The Lost World of Genesis One

Written by John H. Walton Reviewed By Douglas J. Becker

Anyone familiar with John Walton’s Genesis commentary will already have an idea of the argument of this book, although it is more developed here. Walton argues that Gen 1 concerns itself not with material creation, but rather with the establishment of functions in the created order. The book is not overly technical (no knowledge of Hebrew is assumed), and Walton offers suggestions for further reading at the ends of several chapters. This is helpful, given that he spends a significant amount of space discussing Mesopotamian and Egyptian mythical texts—a subject with which most readers lack familiarity. His major lines of evidence are as follows (modified from p. 163):

  1. Ancient Near Eastern creation accounts are typically concerned with function, rather than material origins.
  2. The Hebrew term bāra͗ (“to create”) refers to the assignment of functions.
  3. The beginning state of Gen 1:2 is one that lacks function, not materiality.
  4. The first three days establish the major life-sustaining functions of time, weather, and food.
  5. In days four through six God assigns functions to plants and animals.
  6. The refrain, “It was good,” is a comment on function.
  7. God’s rest on the seventh day implies that he is taking up residence in his temple, since “everyone” in the ancient world knew that “deity rests in a temple, and only in a temple” (p. 72).

Walton is to be commended for his rigorous adherence to historical-grammatical exegesis, refusing to affirm anything about the text that cannot be demonstrated exegetically. This is why in discussing the application of science to Genesis, he opines, “Reading the text scientifically imposes modern thinking on an ancient text, an anachronism that by its very nature cannot possibly represent the ideas of the inspired human author” (p. 109). Those concerned about the implications of Walton’s position on the doctrine of biblical inerrancy must note that he consistently champions his view as a “literal” reading, representing the “face value” of the text (chap. 11).

Chapters 13–18 are dedicated to issues ranging from intelligent design to public education, and he does an excellent job in this section. In chapter 16, he addresses the question many will be asking: Under his view, is Genesis compatible with biological evolution? Walton is open to Christian acceptance of this historically divisive theory. He writes, “One could accept biological evolution as providing a descriptive mechanism putatively describing how God carried out his purposes” (p. 153). Those highly committed to an anti-evolutionary polemic will have trouble with this chapter. However, Walton does not advocate uncritical acceptance of biological evolution, nor does he himself clearly adhere to it. At the very least, those who do not concur with him on this issue will gain exposure to the thought process of a biblically faithful and informed scholar of this persuasion.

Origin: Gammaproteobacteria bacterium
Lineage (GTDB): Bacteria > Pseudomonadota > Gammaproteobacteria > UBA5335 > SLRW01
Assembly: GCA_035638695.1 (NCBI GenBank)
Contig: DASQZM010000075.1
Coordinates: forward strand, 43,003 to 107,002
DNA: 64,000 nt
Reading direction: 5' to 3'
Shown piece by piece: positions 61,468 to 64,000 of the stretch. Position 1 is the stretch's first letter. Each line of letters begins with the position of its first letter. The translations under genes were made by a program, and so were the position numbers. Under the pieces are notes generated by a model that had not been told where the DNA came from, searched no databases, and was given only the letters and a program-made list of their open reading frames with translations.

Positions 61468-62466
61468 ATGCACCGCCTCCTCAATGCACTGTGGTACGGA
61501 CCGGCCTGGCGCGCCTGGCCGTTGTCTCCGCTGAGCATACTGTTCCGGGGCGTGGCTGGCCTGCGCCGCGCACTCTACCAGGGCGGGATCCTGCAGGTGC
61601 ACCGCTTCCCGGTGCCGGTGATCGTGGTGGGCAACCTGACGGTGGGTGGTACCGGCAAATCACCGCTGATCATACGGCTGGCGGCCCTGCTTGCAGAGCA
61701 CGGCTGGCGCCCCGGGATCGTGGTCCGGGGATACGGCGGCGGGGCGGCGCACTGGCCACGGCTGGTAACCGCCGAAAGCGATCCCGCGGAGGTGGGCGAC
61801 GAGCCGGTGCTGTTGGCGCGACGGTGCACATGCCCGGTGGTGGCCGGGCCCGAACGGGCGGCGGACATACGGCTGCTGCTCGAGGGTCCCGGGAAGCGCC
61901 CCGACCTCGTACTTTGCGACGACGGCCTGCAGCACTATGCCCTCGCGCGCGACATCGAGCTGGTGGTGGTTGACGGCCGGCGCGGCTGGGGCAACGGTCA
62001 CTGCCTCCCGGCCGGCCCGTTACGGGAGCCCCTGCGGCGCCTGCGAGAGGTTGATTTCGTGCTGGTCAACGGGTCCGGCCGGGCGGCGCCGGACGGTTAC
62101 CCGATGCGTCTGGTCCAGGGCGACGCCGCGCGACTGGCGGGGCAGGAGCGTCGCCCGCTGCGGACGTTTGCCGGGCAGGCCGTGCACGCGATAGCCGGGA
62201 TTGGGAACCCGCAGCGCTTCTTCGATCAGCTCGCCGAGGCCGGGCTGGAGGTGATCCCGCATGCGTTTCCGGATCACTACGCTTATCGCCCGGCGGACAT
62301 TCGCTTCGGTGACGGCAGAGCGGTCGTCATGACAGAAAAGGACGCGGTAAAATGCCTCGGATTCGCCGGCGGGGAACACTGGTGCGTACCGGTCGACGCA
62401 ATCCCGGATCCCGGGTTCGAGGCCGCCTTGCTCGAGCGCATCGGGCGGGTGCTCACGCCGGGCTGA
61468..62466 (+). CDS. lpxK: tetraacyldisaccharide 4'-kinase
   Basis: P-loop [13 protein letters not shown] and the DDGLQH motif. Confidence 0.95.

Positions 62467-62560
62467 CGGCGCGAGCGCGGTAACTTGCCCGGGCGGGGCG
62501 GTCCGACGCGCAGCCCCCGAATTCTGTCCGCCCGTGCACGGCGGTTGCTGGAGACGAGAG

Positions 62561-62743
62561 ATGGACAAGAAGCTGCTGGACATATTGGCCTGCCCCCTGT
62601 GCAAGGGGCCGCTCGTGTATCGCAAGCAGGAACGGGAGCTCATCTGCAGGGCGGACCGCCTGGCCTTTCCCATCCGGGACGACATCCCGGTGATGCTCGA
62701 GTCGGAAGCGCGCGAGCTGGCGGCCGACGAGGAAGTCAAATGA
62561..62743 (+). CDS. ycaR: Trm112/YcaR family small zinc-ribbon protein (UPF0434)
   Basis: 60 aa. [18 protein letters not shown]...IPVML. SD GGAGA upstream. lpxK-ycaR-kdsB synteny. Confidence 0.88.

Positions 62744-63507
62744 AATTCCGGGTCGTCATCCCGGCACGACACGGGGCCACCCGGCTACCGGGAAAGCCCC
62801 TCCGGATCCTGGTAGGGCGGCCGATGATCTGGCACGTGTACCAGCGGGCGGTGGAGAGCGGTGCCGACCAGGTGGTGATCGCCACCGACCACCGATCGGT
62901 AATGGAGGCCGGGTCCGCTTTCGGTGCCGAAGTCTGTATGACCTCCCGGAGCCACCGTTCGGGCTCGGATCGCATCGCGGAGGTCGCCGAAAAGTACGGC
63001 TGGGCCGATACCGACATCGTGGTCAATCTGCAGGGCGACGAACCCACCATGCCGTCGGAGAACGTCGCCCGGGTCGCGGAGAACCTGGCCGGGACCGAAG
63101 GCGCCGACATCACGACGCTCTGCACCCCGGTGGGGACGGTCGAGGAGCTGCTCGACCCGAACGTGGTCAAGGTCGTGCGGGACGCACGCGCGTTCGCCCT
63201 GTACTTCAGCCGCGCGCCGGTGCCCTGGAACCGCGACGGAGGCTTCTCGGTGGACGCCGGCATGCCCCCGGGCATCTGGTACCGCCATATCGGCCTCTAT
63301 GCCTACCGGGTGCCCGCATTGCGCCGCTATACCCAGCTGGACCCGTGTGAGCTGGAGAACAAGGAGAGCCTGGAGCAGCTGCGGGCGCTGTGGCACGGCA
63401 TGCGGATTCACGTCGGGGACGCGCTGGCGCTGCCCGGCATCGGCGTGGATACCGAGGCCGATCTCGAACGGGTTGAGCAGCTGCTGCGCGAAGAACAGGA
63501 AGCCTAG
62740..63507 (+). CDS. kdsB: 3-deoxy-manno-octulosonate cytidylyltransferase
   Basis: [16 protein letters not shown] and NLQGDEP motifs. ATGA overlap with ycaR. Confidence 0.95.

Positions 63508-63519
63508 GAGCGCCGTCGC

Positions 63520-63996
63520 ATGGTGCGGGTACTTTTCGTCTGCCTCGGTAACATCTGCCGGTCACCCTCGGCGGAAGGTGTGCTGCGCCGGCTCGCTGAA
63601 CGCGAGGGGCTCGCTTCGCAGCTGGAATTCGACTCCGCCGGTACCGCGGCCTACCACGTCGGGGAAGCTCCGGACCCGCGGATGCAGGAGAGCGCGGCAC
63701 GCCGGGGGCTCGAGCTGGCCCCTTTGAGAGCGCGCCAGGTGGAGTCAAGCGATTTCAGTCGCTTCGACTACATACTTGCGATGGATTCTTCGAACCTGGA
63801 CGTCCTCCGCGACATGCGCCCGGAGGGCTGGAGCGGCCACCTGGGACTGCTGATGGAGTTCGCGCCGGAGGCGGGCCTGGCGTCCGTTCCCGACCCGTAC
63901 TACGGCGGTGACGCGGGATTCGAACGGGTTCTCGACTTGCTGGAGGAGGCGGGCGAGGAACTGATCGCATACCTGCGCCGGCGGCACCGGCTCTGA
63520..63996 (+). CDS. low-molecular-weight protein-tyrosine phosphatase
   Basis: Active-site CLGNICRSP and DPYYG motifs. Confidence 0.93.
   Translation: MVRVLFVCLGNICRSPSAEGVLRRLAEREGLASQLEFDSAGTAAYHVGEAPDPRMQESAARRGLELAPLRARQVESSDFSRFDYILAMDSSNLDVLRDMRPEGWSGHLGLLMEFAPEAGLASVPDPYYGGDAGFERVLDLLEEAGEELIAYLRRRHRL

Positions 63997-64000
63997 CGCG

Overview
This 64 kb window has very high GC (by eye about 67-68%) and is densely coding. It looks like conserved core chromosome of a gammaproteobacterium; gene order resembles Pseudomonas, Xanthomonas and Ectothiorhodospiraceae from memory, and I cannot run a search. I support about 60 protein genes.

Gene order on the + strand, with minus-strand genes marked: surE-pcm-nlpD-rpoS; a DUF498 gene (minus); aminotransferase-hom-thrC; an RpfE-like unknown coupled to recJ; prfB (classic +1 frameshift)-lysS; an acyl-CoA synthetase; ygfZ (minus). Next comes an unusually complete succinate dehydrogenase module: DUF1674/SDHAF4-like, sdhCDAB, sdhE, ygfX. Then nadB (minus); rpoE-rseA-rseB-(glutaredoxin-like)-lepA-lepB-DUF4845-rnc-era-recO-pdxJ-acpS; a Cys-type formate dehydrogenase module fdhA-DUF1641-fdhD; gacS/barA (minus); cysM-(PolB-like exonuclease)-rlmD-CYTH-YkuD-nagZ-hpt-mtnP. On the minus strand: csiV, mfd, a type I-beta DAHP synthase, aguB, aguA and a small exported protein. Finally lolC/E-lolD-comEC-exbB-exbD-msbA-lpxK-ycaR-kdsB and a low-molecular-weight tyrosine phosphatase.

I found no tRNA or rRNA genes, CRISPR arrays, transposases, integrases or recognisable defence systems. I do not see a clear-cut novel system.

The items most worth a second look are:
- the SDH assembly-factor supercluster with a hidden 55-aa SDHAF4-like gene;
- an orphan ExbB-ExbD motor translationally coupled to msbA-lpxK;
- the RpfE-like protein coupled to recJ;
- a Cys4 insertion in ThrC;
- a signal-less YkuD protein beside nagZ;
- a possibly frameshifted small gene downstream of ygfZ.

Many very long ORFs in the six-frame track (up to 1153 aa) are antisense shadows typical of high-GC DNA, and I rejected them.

One possible weakness in Walton’s argument is his insistence on reading Gen 1 in purely functional terms. Might it not be that Genesis is concerned with both material existence and function, perhaps with an emphasis on the latter? He takes up this challenge in chapter 10, claiming that a “material origins” perspective lacks positive support. But is this true? No doubt, much of the language of Gen 1 concerns God’s commanding his creation to act: “Let the earth sprout vegetation” (v. 11), “let them be for signs and seasons” (v. 14), “let the waters swarm” (v. 20), etc. But is the same true of God’s declaration, “let there be” (ye, vv. 3, 16, 14), as well as his acts of separation (vv. 7, 9), and his setting of the lights in the firmament (v. 15)?

Further, his discussion of the meaning of bāraʾ is not entirely convincing. He cites thirty-four of the thirty-eight occurrences of the verb in the Qal stem, noting, “no clear example occurs that demands a material perspective … though many are ambiguous,” and “a large percentage of the contexts require a functional understanding” (pp. 42–43). He then uses added support from extrabiblical creation accounts to tip the scales towards a functional understanding. This argument is vulnerable in several places. First, the many ambiguous examples should give us reason for pause. Second, it is not clear that the parallels he mentions actually do possess a purely functional ontology. Third, the verb ʿāśâ (“to make”) is also used in Gen 1. Though Walton correctly notes that this term can simply mean “to do” (p. 65), fitting with his functional view (e.g., 2:2–4), how would we then understand it in 1:7, 11, 12, 16, 25, or 26 (e.g. “Let us do man in our own image”)?

There are a few other areas that need clarification, such as Walton’s contention that time itself is created on day two and whether the evidence for a cosmic temple in Gen 1 is as powerful as he contends. However, the book’s many strengths outweigh its weaknesses. John Walton has written a work that pastors and non-specialists will find understandable. It will challenge many to think about Genesis in the way Christian scholars have been championing for many years now—as an ancient document, speaking to people with an understanding of the world very different from our own. Hopefully, it will open the doors to a conversation that is long overdue.

Douglas J. Becker

Trinity Evangelical Divinity School

Deerfield, Illinois, USA

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